learning strategies

The One Thing Innovative School Leaders Must Do Before School Ends

For better or worse, another school year is winding down. For school leaders who have been hoping to kick off a new, student-centered approach to teaching, that means you have to act fast. The whole idea of student-centered, personalized learning may seem like a long and daunting task—and perhaps it is—but there is one small step that can lay the groundwork for a culture of generativity.

As Expectations of Teachers Change, Administrators Rethink Their Observation Practices

Have you ever been in a classroom when a principal walks in? Planned or random, evaluative or not, the atmosphere changes.The entrance of an administrator can create tension where there was none, or it can relieve stress—but that depends on the relationship between the administrator and teacher as well as the culture and purpose of observations in a school. In the best case, the teacher knows that the observer is there to support and welcomes the observation, but in my experience that scenario is the exception, not the rule.

Strong Conferencing Practices Help Kindergarteners Learn to Advocate for Themselves

As I turned the page of the big book, I glanced over at Peter and could see he was lost. I was conducting a choral reading activity with a small group of students and Peter’s mouth had stopped moving; his eyes were glazed over. He had started kindergarten slightly below grade level in literacy, but after a few months of foundational work, he was able to decode CVC (consonant-vowel-consonant) words like “cat.” Peter was getting hung up on words that didn’t follow that pattern—he couldn’t apply what he had learned to new words on the fly.

How These 26 Teachers and an Author Are Redefining Today's Student-Centered Classroom

One of Meg Ormiston’s biggest frustrations with education today is how long everything takes to roll out. Pilots drag on for years, technology changes and teachers start to lose enthusiasm. And the students are the ones most impacted.“We can’t wait years because these kids need to get college and career ready, and we’re not doing that by over-scripting lessons,” says Ormiston, a former classroom teacher who now works out of Chicago as a consultant, spending her time speaking, working with schools and writing.

How My Teaching and Technology Almost Failed One of My Students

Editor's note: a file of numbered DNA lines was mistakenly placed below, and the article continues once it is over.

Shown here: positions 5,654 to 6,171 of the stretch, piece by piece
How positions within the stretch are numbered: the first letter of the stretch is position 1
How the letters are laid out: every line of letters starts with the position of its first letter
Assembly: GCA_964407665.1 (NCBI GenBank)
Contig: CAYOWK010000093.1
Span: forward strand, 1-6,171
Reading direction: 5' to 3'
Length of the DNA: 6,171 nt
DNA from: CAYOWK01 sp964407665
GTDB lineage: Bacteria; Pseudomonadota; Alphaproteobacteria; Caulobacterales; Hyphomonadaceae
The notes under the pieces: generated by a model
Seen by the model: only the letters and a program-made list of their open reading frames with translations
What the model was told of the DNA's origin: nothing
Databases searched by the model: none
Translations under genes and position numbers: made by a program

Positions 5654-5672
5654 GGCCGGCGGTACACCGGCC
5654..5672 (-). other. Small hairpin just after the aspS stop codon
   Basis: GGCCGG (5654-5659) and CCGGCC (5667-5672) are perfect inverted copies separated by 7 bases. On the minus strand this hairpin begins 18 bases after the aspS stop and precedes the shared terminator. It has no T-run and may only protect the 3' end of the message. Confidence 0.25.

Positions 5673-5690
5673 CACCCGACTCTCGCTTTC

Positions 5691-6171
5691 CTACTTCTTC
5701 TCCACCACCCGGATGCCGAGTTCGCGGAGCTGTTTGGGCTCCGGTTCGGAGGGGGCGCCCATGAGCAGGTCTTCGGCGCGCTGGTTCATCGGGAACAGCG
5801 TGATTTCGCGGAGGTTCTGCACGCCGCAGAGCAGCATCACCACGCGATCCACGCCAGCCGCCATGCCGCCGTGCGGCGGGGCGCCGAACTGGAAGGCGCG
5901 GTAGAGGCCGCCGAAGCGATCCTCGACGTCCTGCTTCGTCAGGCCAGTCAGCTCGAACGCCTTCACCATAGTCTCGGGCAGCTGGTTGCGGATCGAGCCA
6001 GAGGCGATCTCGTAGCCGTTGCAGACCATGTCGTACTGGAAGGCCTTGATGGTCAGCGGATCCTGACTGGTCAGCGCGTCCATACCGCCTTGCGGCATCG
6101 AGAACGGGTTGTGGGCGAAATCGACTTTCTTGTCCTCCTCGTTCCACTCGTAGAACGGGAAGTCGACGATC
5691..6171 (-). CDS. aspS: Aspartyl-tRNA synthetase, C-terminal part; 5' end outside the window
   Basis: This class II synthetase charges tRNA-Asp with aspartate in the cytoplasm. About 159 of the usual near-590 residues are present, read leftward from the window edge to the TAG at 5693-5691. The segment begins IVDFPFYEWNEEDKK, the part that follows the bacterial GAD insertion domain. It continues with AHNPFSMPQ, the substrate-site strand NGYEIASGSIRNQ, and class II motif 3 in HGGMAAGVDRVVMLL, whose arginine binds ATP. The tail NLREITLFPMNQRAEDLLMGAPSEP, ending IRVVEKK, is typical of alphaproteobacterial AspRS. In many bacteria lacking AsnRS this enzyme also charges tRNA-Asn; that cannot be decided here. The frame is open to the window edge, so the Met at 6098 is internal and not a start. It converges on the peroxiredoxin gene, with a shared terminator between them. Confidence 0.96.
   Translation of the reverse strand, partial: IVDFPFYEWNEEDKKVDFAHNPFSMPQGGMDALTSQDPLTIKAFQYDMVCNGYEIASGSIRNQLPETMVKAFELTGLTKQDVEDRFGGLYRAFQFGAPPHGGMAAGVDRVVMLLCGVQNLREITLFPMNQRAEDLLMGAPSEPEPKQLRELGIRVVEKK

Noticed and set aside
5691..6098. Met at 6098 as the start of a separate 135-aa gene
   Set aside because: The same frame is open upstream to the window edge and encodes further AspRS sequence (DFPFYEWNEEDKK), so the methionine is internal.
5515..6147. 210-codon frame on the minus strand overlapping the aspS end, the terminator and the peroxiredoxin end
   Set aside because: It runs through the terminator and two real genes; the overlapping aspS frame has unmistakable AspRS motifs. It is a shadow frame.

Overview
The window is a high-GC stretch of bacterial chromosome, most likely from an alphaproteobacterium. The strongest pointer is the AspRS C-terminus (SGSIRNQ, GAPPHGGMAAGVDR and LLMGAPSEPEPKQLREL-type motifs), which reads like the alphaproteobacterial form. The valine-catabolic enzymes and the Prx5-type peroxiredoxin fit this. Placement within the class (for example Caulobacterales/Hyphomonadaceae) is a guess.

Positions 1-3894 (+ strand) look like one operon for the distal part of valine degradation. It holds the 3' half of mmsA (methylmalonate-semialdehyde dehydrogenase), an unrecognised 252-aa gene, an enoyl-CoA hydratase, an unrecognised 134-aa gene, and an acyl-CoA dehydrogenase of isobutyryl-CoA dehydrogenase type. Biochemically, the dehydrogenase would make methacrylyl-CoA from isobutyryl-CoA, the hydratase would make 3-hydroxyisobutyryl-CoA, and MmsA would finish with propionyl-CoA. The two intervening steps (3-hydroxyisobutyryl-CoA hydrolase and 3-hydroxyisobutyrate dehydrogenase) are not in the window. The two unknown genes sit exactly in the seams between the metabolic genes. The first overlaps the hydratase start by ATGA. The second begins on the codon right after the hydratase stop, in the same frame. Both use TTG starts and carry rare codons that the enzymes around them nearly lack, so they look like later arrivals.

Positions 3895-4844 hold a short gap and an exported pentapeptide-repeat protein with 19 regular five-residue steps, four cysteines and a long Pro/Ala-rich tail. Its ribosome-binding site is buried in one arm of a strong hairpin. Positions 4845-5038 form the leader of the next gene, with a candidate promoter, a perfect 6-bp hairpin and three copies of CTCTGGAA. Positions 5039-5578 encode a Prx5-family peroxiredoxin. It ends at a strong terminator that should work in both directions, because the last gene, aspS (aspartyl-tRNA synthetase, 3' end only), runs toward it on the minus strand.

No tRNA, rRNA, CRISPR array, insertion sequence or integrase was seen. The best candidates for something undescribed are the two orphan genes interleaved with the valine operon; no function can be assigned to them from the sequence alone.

I am a tech innovator, and my students are just like those kids in the Microsoft commercial—you know the one starring the rapping teacher in the bright blue vest with perfect hair, in the classroom where everyone looks happy and enthusiasm is exploding. Except that isn’t real, at least not in my experience.

Million-Dollar Advice: The High Cost and Limited Return on Personalized Learning Consulting

Follow education technology-reform projects, and you’ll find mixed academic outcomes and expensive consultants.

How to Support Teacher Innovation Within a Strict State Accountability System

For children who can stomach school through twelfth grade, the experience culminates with a walk across the graduating stage, and in far too many cases, we place in their hands a diploma not worth the cheap paper it’s printed on. This is the reality of my ever-abiding frustration with our outdated model of public schooling.

Here’s What Happens When Every Student Gets a Personalized Learning Plan

High school sophomore Olivia Surdam thought she wanted to have a career in healthcare as a doctor or nurse, but after recognizing that her sensitive stomach would cause barriers for a career path in patient care, Surdam started considering other options with her advisory teacher.

Why Is It so Hard to Teach K-12 Educators How to Personalize Learning?

As a long-time music teacher and instructional technology coach, modeling has been key to my work for over a decade. The concept of gradual release of responsibility is second nature to me when working with students in grades K-12, but in my new role teaching graduate students in an education technology program, I am struggling to model so many of the practices I expect these teachers to use in their own classrooms.

How One Educator Found Work-Life Balance By Teaching Online—From Her Living Room

World maps, colorful letter charts and a felt animal poster line the walls of LaShundra Wigfall’s classroom. Toy cars, her puppet (BaBa the sheep) and other teaching props lay waiting for her to bring them to life with her jovial voice and infectious energy. But Wigfall’s classroom isn’t in a school; it’s smack dab in the middle of her living room. Instead of 20 or more students, she teaches just one student at a time. And some days...she wears her pajama bottoms to class.

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